By David Paul Kuhn, CBSNews.com Chief Political Writer
Democratic presidential front-runner John Kerry has taken a commanding lead in two key states ahead of a seven-state primary showdown next Tuesday, according to a new poll.
A Reuters/MSNBC/Zogby tracking poll showed the Massachusetts senator with a 34-point lead in Missouri, and a 21-point lead in Arizona. Kerry was holding his own in two other important states: He trailed Sen. John Edwards by one-point in South Carolina and retired Gen. Wesley Clark by eight points in Oklahoma. Three other states – Delaware, North Dakota and New Mexico – are holding primary contests next Tuesday.
Separately, an Oklahoman poll showed the Massachusetts senator with a narrow 20-18 percent lead over Clark in Oklahoma, while a Fargo Forum poll put Kerry ahead of Clark 31-15 percent in North Dakota, a state that is holding a caucus.
The good news for the front-runner came hours after Kerry fended off attacks by rival Howard Dean at a televised Democratic debate in Greenville, S.C.
Reverting to his original role as the campaign's insurgent, Dean criticized Kerry for not being able to pass legislation on health care during his 20 years in the U.S. Senate.
"If you want a president who is going to get results, I suggest that you look at somebody who did get results in my state," Dean asserted, as he launched his first attacks on Kerry in a debate since the Massachusetts senator took over Dean's front-runner mantle with victories in Iowa and New Hampshire.
"One of the things you need to know as president is how things work in Congress," Kerry responded, in one of the evening's rare moments of confrontation.
The senator argued that passage of the Family and Medical Leave Act, as well as AIDS legislation, illustrated his successful efforts on health care issues. Kerry didn't mention Dean by name, instead focusing on his resume and continuing his front-runner strategy of solely attacking President Bush.
Dean persisted, citing "102,000 kids with no health care" in the state as an example of Kerry and his colleagues not having been "very much help for the people of South Carolina."
But that was all the real drama the night saw. With the stakes extremely high for all those trailing Kerry, the Democratic hopefuls were diplomatic in their discourse. Even when Dean challenged Kerry directly, he said that he wanted to "give him another rebuttal opportunity." No candidate stood out on the issue most important to South Carolinians: the economy.
"Manufacturing jobs are the real issue here; the jobs are leaving," said Professor Adam Warber, a political scientist at Clemson University. "Several candidates spoke of it but they needed to be more specific on what they are going to do when they get into the office to increase job growth."
Broadcast nationally by MSNBC, the 90-minute debate at the Peace Center for the Performing Arts in Greenville, S.C., became largely a forum for assailing the president.
Dean, Kerry and Sen. John Edwards of North Carolina called for an independent commission to investigate allegedly faulty prewar intelligence used by Mr. Bush as the basis for attacking Iraq.
Several candidates also vowed to compete hard to win the South.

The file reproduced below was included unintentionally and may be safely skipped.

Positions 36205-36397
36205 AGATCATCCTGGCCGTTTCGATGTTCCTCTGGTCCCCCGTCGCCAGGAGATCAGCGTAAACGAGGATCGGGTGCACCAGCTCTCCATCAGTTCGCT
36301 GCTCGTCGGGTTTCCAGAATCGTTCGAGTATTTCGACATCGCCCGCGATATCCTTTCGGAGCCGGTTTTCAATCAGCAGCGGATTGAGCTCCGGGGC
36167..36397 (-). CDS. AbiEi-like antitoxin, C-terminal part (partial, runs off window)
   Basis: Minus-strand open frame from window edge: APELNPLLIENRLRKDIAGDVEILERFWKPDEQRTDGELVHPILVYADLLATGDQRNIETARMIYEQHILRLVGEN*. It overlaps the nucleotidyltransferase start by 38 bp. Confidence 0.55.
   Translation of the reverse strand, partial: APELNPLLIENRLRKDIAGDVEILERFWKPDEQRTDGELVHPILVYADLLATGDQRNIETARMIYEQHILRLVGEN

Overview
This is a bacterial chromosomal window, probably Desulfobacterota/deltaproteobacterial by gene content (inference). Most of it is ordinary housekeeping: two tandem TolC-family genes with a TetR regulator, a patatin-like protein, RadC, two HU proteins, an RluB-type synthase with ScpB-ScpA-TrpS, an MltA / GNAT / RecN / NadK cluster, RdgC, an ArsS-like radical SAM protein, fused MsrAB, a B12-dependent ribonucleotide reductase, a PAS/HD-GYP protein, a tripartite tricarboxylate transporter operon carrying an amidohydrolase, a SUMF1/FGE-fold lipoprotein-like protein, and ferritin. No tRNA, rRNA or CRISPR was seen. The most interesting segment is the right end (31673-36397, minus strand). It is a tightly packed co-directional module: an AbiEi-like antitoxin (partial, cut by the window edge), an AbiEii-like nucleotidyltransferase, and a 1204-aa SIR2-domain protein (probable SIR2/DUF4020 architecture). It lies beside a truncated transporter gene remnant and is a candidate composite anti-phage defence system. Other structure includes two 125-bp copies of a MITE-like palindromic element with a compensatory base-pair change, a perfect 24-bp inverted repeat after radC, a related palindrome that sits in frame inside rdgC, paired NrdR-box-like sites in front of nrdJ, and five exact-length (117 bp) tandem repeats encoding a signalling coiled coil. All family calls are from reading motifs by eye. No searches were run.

"Historically we've never elected a Democrat president without winning at least five Southern states," Edwards said, a point the first-term senator and South Carolina native has emphasized throughout his campaign.
South Carolina is the first Democratic contest in a Southern state and therefore a test of Kerry's ability to transcend his Brahmin New England upbringing. Missouri, North Dakota, Arizona, New Mexico, Delaware and Oklahoma also have primaries or caucuses on Tuesday.
Moderator Tom Brokaw asked Kerry about three New Hampshire speeches in which "it appears that you were kissing off this region." The NBC anchor suggested that Kerry had changed his tune after veteran South Carolina Sen. Fritz Hollings endorsed him last week.
"I don't believe that Sen. Fritz Hollings or Congressman Jim Clyburn have endorsed me because I don't believe that we can win the South," Kerry responded. Again bringing the dialogue back to President Bush, he argued that the president did not invade Iraq as a "last resort."
Former Gen. Wesley Clark said the same, adding that officials in the Pentagon told him weeks after the attacks of Sept.11, 2001, that the White House was going to use this to justify an attack on Iraq, whether or not Saddam Hussein was involved.
With Dean having suspended his advertising to reconfigure his campaign, Connecticut Sen. Joe Lieberman trailing heavily in every state and a South Carolina win essential for Edwards to remain a viable candidate, their relative restraint in confronting Kerry allowed the front-runner to leave the debate unscathed.
"Kerry comes out of tonight still with the momentum," said Mark Schulman, a non-partisan independent pollster. Even when he was attacked by Dean, Schulman says that because Kerry did not respond directly, he was able to maintain his presidential demeanor.
"All the polls have shown that one basis of the Iowa caucus and New Hampshire primary victories by Kerry was that he is seen as the toughest contender against Bush, as presidential," Schulman continued.
"Everybody but Kerry needed to catch fire, do something or say something that would change the voter's minds and my sense was that they didn't."